The focus of the book is Laska, and her journey to acceptance of who she is. This isn't done via a long drawn out series of internal monologues, so don't expect to drown in scene-chewing passages. Instead, we see the world through her eyes, experience what she experiences and think with her thoughts. It's because she lacks overwhelming introspection that this ride is enjoyable, and worth taking.

The other characters help fill out the book and add to the unfolding character drama, but don't otherwise have substantive roles. In many ways, the past story has more interesting characters than the present, but this is due to the little pieces of characterisation Martin Day is able to fill their writing with, bringing them alive in ways the present-day characters can't get. (That said, I'm glad the present-day story wasn't treated in the same way, otherwise I really would have been lost.)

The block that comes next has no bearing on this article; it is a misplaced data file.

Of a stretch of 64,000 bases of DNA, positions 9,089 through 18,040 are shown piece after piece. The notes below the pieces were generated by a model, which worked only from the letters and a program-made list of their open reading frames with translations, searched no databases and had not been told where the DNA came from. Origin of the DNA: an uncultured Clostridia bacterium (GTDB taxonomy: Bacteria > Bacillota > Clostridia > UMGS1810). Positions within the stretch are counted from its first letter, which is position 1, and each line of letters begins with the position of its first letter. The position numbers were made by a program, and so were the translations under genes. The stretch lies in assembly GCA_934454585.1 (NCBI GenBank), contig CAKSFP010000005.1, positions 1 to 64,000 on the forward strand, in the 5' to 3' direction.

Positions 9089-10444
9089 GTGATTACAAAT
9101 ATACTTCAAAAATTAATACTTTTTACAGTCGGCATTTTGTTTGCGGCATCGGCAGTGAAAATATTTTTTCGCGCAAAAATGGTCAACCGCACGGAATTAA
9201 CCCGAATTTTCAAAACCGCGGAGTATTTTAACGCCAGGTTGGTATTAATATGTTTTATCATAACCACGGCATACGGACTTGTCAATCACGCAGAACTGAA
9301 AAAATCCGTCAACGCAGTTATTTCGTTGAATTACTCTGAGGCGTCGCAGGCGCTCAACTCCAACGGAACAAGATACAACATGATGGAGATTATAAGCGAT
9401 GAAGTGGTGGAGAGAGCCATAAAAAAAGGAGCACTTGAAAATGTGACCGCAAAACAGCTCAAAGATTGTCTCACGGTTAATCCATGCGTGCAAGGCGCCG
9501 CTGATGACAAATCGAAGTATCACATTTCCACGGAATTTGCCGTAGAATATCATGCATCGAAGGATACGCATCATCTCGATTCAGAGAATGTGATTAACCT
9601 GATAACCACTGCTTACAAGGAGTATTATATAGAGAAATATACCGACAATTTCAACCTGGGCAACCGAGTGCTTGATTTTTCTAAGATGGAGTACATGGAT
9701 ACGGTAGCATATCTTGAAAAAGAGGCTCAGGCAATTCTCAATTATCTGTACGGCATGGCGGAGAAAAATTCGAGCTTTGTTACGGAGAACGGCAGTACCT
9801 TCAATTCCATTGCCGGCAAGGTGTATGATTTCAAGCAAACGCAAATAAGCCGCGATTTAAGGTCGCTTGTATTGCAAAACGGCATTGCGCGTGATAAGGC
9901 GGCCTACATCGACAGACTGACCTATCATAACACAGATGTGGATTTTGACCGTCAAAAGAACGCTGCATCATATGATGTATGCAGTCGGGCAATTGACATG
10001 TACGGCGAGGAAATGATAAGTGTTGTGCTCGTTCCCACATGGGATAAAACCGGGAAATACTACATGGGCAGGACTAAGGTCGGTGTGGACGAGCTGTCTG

The ending (as much as I can talk about it) is far better than recent novels as it is presented in an almost magical way. There are still explanations to be had, but there is a refreshing lack of technobabble, and the Doctor gets to save the day in a far more hands-on approach than usual. Other authors could learn a thing or two from this.

The Sleep of Reason, despite an uninspiring start, is a decent read, one relying on character rather than gimmick. Guess we now know where the talent that pairing really lies...